the guy in the alley coverRating: 3.75 stars
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Length: Novel

 

Trace Kalecki inherited the Dearborn Clover sports bar when his parents retired. It’s been in the family since the 1800s and Trace is determined to maintain the legacy. He has taken a chance with some improvements that he hopes will keep the Clover going strong, but they’ve made the financial situation a little more precarious. The money the bar brings in also helps Trace support the soup kitchen he runs out of the Clover twice a week. When Trace hears a homeless man cry for help in the alley outside the bar one night, he is quick to step in and give assistance. Trace has helped folks out before, and he offers the man some first aid, food, and a place to sleep for the night.

Ben O’Cleary hasn’t always been struggling, but when his business went under, it just started a string of set backs and he hasn’t been able to recover. Ben is helping to support his mother, as well as his adult son with autism, and so any money he scrapes together goes to their care. If that means Ben has to sleep on the streets and claim to be staying “with a friend” so his mother won’t worry, that is what he will do. But lately, Ben has just been feeling even more weary and, if it wasn’t for the fact that his mother and son need him, he isn’t sure how much strength he would have to go on.

Ben stays with Trace for a couple of days, but he knows that he has to move on. He is not willing to be a burden to anyone and he knows there is no way Trace would want him around long term. The fact that the men have a hint of attraction between them just solidifies Ben’s determination to leave before he gets emotionally attached. However, Trace can’t help but be crushed when Ben leaves, and is even more thrilled when the man reappears in his life. This time, Trace isn’t willing to let Ben go so easily and insists that Ben stay with him while he gets back on his feet. The men begin to grow even closer and real feelings develop between them. Ben is wary, however, still unsure how his complicated life can fit in with Trace’s. But Trace has fallen hard for Ben and he is determined to show him how much he truly wants Ben in his life.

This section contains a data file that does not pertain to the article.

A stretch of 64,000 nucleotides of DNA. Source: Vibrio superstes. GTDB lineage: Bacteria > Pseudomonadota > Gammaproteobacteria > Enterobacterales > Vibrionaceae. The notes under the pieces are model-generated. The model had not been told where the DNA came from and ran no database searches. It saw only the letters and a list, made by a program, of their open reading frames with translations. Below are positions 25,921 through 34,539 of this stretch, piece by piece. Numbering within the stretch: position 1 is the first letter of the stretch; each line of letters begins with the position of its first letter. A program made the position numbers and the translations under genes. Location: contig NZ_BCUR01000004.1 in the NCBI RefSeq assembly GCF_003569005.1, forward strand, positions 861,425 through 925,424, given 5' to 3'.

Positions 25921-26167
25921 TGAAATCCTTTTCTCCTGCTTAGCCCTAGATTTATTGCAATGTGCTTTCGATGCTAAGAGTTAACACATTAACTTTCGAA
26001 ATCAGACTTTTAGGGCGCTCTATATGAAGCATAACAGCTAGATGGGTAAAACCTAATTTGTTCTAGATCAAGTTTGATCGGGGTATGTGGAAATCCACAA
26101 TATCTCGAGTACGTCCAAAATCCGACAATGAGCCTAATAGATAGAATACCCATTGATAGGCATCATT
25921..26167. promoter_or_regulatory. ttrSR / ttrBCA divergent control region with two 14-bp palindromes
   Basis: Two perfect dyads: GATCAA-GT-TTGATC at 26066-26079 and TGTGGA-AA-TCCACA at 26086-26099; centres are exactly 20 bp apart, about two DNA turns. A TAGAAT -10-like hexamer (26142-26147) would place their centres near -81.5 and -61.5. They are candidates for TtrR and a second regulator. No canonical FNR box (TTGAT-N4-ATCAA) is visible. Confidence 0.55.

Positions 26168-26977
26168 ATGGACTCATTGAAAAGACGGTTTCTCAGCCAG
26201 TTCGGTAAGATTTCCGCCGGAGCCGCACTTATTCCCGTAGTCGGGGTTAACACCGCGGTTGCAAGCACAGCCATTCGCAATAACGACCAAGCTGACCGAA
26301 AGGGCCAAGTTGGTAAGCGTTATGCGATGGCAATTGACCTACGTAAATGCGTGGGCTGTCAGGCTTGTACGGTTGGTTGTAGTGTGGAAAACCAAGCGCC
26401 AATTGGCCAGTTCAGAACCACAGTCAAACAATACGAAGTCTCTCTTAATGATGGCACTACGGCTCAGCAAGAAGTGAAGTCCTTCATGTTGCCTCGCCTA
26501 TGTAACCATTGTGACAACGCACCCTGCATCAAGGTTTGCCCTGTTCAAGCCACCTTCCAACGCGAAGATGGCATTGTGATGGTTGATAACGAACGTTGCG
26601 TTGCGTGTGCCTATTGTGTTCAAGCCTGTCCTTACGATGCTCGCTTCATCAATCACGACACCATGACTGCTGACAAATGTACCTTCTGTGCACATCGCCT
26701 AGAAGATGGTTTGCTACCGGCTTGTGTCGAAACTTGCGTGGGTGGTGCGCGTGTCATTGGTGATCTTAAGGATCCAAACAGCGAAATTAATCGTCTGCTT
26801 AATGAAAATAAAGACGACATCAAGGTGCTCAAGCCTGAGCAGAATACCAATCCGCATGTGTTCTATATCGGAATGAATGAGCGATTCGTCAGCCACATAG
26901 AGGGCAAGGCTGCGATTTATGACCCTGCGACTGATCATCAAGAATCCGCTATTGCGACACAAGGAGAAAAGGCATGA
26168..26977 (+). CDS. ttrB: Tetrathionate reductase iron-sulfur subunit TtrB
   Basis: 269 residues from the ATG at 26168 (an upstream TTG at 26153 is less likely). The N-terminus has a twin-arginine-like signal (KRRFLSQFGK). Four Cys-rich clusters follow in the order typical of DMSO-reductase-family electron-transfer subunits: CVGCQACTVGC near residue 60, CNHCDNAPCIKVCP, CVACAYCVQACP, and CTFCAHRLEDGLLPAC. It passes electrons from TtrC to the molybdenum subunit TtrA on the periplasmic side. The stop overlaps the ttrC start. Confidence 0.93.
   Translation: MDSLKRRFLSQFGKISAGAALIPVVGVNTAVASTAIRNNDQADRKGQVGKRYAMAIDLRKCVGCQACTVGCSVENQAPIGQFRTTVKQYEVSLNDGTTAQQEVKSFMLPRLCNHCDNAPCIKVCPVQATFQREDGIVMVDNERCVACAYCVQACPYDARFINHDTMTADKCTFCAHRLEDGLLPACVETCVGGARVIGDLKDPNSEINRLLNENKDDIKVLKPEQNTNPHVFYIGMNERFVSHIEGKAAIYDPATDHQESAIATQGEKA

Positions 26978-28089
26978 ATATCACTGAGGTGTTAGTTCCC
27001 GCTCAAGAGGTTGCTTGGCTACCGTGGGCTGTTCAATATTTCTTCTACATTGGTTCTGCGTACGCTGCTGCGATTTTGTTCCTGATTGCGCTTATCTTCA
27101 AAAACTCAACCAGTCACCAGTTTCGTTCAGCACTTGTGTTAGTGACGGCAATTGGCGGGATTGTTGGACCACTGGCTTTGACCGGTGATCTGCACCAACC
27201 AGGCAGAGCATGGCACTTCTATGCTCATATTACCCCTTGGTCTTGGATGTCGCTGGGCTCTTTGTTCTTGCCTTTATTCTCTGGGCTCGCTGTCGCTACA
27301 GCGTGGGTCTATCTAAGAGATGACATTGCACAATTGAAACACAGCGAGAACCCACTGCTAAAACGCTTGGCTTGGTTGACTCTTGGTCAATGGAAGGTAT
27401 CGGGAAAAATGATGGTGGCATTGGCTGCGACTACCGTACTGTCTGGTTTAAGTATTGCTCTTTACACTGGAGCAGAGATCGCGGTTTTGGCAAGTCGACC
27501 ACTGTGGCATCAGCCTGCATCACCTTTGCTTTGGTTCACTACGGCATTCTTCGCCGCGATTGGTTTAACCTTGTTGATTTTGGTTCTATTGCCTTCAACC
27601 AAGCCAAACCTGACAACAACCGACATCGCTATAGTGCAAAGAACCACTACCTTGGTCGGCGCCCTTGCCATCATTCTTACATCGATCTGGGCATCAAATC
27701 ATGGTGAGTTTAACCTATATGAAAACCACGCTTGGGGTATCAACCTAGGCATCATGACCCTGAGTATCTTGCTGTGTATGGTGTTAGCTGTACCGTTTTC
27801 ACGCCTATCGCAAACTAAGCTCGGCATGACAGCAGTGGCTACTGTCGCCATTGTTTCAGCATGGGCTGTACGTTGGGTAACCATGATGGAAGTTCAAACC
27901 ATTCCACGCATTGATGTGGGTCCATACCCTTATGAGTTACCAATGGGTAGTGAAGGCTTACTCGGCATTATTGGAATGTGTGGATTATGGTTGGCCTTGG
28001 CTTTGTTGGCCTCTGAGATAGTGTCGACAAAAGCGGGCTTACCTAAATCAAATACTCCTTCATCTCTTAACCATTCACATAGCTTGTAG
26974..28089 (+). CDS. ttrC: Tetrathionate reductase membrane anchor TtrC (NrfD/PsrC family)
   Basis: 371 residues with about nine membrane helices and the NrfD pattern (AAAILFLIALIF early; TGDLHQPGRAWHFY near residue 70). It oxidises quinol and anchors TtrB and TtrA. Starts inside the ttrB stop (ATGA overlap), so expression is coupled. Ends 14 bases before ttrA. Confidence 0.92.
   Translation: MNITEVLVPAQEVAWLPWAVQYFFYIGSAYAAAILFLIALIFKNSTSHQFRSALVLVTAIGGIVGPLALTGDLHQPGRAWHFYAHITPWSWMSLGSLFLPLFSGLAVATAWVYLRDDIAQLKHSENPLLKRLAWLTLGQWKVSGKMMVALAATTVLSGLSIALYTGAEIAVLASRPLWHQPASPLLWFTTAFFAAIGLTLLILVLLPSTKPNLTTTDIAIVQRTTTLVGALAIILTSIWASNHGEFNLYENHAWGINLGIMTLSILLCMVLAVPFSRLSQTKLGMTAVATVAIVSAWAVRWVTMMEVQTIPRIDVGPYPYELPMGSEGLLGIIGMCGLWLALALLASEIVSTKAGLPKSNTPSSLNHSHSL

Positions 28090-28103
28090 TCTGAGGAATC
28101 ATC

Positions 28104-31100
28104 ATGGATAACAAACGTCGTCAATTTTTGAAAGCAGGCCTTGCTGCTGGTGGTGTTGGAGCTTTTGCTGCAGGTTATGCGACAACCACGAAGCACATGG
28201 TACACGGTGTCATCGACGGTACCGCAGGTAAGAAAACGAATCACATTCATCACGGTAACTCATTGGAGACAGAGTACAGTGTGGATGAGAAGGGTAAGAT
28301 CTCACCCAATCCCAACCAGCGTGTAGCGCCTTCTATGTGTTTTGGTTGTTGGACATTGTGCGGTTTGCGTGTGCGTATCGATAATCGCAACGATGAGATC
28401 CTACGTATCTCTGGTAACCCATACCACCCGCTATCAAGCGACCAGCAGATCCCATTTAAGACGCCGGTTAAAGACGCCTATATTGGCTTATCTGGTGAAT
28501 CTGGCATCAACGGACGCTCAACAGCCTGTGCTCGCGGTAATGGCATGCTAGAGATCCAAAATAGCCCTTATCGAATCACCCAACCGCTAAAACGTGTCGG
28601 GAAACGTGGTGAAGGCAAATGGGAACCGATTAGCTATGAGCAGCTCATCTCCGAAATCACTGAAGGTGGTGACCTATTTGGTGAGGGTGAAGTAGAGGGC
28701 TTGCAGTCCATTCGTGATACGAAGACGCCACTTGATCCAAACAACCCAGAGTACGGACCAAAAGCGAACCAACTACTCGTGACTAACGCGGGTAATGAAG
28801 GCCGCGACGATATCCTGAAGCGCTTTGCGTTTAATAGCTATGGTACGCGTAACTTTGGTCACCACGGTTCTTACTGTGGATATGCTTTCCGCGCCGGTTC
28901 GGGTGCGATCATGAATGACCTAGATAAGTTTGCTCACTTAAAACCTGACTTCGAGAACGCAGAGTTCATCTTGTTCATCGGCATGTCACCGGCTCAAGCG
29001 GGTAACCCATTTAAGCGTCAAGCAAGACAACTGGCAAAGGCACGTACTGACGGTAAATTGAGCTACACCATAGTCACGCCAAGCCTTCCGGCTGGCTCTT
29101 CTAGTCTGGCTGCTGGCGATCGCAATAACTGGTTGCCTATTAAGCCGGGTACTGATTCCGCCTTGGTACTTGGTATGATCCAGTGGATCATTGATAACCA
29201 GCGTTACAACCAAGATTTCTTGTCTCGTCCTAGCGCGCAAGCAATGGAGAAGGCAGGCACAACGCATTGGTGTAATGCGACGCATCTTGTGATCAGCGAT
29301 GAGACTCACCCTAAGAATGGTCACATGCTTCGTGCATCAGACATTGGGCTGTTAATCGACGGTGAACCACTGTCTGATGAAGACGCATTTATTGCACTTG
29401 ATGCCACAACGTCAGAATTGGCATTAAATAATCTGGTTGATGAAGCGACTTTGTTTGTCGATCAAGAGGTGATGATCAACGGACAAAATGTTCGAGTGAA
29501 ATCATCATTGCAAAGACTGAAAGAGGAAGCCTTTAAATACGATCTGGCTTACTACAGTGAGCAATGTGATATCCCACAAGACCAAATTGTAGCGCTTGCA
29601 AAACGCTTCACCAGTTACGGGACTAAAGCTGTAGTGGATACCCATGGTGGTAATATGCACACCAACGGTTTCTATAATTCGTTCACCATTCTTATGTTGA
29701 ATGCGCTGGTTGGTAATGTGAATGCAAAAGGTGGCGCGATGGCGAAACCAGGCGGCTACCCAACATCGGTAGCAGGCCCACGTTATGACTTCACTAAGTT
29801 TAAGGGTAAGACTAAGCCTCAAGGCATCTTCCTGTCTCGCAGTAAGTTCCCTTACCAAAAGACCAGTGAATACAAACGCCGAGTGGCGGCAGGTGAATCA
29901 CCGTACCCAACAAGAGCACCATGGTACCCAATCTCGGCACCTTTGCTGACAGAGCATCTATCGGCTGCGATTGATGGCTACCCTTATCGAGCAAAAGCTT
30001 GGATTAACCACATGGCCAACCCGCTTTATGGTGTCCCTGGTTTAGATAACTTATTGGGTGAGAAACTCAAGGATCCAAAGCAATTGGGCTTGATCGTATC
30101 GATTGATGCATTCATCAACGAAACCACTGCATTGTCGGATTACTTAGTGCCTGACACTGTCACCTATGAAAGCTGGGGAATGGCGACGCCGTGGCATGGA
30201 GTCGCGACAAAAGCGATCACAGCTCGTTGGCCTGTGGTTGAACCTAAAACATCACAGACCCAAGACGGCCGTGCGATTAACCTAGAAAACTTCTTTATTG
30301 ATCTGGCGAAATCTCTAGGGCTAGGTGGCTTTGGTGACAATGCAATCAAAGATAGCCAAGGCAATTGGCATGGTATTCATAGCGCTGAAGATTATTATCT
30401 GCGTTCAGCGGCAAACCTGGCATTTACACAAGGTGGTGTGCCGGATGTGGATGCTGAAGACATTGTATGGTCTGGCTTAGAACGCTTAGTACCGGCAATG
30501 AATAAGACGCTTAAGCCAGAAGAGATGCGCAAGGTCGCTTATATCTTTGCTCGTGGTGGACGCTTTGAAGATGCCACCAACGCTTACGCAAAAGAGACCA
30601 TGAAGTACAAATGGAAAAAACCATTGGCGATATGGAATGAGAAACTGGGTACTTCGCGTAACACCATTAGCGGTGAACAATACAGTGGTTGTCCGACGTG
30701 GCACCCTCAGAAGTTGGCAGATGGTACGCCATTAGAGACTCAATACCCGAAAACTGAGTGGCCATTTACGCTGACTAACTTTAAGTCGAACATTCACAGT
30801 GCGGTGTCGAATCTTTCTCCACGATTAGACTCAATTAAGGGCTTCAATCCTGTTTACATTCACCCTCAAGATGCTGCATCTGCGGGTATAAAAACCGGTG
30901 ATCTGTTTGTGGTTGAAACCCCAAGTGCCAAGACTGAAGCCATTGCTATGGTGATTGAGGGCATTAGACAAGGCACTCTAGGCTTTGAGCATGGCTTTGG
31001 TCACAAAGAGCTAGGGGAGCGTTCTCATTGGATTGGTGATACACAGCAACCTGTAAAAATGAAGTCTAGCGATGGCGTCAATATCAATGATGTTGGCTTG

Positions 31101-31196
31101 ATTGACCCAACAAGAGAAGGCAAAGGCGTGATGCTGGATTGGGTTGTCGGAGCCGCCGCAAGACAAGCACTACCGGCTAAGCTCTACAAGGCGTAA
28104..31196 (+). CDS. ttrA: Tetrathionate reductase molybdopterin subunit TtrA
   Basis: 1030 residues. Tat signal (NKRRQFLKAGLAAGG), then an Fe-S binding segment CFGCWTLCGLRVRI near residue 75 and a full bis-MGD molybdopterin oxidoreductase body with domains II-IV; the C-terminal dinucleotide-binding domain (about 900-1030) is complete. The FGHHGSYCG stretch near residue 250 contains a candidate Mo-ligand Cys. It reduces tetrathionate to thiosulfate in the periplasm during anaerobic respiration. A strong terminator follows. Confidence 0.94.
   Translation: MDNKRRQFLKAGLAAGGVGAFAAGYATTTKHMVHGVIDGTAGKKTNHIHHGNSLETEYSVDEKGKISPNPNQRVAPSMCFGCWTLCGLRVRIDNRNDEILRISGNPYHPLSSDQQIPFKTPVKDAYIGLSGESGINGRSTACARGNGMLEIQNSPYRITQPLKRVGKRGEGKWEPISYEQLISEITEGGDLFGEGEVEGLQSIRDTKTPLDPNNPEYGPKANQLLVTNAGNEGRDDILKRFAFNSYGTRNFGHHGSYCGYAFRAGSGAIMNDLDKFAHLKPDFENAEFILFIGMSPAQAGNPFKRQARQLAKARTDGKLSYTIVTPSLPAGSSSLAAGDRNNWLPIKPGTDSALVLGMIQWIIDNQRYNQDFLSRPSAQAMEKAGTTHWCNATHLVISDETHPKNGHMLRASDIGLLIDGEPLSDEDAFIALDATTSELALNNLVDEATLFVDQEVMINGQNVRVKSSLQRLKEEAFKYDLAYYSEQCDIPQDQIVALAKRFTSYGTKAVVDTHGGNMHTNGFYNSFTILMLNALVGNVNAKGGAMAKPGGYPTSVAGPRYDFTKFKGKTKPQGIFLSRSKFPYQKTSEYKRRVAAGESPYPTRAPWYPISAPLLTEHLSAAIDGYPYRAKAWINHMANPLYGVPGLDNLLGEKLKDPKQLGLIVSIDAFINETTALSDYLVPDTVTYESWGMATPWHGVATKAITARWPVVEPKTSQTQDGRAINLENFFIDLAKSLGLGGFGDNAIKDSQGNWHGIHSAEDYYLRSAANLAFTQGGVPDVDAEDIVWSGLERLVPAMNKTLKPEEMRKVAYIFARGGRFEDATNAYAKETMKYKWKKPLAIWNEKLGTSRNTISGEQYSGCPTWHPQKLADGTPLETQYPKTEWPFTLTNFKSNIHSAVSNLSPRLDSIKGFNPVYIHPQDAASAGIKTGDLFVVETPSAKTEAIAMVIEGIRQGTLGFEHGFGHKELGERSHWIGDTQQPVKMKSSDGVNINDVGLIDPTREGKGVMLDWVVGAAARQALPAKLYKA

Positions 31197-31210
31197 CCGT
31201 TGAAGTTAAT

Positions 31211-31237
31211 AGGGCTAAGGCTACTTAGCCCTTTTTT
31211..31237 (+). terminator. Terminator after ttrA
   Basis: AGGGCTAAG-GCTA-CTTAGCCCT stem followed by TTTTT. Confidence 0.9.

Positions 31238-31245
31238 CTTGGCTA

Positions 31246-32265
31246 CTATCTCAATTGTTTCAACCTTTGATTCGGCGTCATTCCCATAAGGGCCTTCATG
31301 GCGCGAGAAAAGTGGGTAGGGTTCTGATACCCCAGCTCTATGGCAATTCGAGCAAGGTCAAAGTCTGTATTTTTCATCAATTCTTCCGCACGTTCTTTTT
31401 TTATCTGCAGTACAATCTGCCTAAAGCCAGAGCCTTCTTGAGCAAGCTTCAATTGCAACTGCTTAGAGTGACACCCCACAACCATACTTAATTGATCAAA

The Guy in the Alley is a sweet, but emotionally intense, story from author Cara Dee. It is listed as a standalone spin-off from Dee’s The Guy in the Window, and it seems like the MCs have some crossover cameos. However, I started here and had no problems jumping in, so I think this stands alone just fine. I have read multiple stories featuring homeless characters, but Dee’s approach is different than most of those I’ve read that feature younger characters in their late teens or early 20s who are on the streets after being kicked out of their homes. Instead, Ben is an older character, almost 50, with an 18-year-old child, who had a job and a family and lost it all and is struggling to get back on his feet. I think this is a nice twist that shows us another side of homelessness, particularly among the working poor (or occasionally working in Ben’s case). Technically, Ben doesn’t have to be out on the streets; he could live with his mother and his son, Alvin, or with his cousin. But Ben is really struggling emotionally with feeling like he can’t contribute, with the despair of having watched his business fall apart and not being able to make ends meet. The situation is also complicated in that his mother is in a very small apartment and his son is living with her, so when Ben stays there, it disrupts Alvin’s routine, which is a challenge for him. I think Dee does a nice job developing both Ben and Trace’s characters, so we can understand the ways Ben struggles with getting help, as well as why Trace is so comfortable stepping in to provide assistance to a homeless stranger. That said, I did find myself having trouble really understanding why Ben would rather nearly die on frigid Chicago streets than sleep in his mother’s home, knowing how much she would want him there. But, fortunately, this isn’t a position I have ever had to be in myself, so I can go with the idea that it makes sense for this character.